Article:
• Creator
  • Unknown
  • Created Date
  • 10-06-03
  • Description
  • This navy blue frock coat is part of the uniform that belonged to Captain Benson Wood, 34th Illinois Infantry. Accompanying the coat are Captain Wood's blue wool pants. The captain's shoulder straps are sewn at the shoulders. Nine gold colored metal buttons are stamped with eagle and the letter 'I', indicating Infantry unit. A hook-and-eye is sewn on the stand-up collar. The torso is lined with olive-green, quilted polished cotton. The skirt i... more
    This navy blue frock coat is part of the uniform that belonged to Captain Benson Wood, 34th Illinois Infantry. Accompanying the coat are Captain Wood's blue wool pants. The captain's shoulder straps are sewn at the shoulders. Nine gold colored metal buttons are stamped with eagle and the letter 'I', indicating Infantry unit. A hook-and-eye is sewn on the stand-up collar. The torso is lined with olive-green, quilted polished cotton. The skirt is lined in olive-green polished cotton. The sleeves are lined with tan cotton. There are three small buttons at each cuff. The buttons are miniatures of the buttons on chest. There is an inside pocket on the wearer's left side. The lower back of the coat has two pleats, four U. S. Army Infantry buttons and a slit (46.5 cm long) in the center and two slits, one on each side of the center slit, each 22.5 cm long. One deep pocket is in each skirt. A cloth loop is sewn below the collar. All chest and skirt buttons, except one, are stamped on back "Extra/ Quality", the remaining button is stamped "Waterbury Button Co./Waterbury CONN." Two cuff buttons have no back marks and three are marked "SCOVILLS/EXTRA". The dimensions of this single-breasted frock coat are: chest 74 cm circumference, center back 96.5 cm long. The frock coat was the characteristic formal garment of the period under consideration (1851-1872). It was the everyday coat of the civilian of even moderate means and the standard uniform coat of the military. . . .The military frock coat was what the French called a tunique, a fitted garment with body and skirts cut separately except for the center of the back. The skirts could be as wide or long and the waist as narrow as desired. The coat was double breasted for field and general officers, with the two rows of buttons arranged in patterns to indicate the rank of the wearer, and single breasted for all others." Todd, Frederick P. American Military Equipage: 1851-1872. (Providence, R. I.: The Company of Military Historians, 1974), p. 55. Antebellum Society and the Civil War. 16 History. less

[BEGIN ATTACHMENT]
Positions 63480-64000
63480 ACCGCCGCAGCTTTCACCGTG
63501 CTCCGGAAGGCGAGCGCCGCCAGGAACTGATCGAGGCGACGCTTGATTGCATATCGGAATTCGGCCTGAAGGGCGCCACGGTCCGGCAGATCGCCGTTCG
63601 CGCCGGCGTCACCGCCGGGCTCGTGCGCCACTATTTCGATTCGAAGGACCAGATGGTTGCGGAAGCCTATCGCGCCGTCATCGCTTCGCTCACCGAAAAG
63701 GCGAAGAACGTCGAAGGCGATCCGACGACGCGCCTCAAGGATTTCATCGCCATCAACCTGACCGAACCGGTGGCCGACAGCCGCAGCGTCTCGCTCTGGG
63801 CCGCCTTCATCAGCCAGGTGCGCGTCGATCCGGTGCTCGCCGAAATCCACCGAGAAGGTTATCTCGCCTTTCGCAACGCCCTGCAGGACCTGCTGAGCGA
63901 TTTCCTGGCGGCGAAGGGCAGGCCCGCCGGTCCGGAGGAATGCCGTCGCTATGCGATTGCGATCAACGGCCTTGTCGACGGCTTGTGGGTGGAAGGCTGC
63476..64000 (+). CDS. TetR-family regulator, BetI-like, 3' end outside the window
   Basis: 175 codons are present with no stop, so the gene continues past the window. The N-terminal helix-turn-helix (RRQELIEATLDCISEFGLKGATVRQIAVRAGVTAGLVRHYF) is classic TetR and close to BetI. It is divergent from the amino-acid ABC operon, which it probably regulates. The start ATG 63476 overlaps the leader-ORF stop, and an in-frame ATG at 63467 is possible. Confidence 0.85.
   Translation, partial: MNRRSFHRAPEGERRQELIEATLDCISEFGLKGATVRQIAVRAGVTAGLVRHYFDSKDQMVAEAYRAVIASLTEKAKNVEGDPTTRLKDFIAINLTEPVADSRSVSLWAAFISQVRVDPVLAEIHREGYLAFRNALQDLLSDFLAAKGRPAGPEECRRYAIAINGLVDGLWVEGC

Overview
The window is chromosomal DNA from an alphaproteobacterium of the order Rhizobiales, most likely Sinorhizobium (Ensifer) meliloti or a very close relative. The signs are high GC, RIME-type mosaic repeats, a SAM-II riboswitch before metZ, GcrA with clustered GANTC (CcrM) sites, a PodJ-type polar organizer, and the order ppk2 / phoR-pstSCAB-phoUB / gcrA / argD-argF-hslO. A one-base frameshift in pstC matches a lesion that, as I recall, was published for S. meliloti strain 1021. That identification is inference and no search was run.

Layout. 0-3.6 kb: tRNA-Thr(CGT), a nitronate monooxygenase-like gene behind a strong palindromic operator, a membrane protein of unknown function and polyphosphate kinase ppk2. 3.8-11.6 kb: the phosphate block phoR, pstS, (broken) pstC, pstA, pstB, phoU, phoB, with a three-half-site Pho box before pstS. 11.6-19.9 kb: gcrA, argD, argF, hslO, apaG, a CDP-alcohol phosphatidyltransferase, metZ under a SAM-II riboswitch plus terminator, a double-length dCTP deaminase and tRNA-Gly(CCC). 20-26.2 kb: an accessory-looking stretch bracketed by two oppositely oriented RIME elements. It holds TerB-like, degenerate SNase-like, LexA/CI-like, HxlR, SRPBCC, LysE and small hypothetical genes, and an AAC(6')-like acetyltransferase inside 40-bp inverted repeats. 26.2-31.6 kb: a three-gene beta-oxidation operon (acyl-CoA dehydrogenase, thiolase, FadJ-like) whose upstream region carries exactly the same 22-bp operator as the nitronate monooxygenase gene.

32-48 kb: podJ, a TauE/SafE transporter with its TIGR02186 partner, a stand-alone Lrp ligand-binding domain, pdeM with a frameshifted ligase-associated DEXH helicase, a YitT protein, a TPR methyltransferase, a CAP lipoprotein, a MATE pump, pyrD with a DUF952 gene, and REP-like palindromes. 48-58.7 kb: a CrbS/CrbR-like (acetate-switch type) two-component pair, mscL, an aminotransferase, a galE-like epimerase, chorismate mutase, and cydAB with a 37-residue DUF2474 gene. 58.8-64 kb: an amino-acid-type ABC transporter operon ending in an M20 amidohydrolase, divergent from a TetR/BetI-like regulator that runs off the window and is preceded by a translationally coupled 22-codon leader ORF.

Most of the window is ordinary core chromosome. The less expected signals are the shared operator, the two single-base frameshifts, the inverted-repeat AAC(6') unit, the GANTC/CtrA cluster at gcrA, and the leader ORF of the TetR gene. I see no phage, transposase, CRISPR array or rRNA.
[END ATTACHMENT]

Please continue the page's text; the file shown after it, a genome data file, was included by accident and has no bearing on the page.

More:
• Format
  • Frock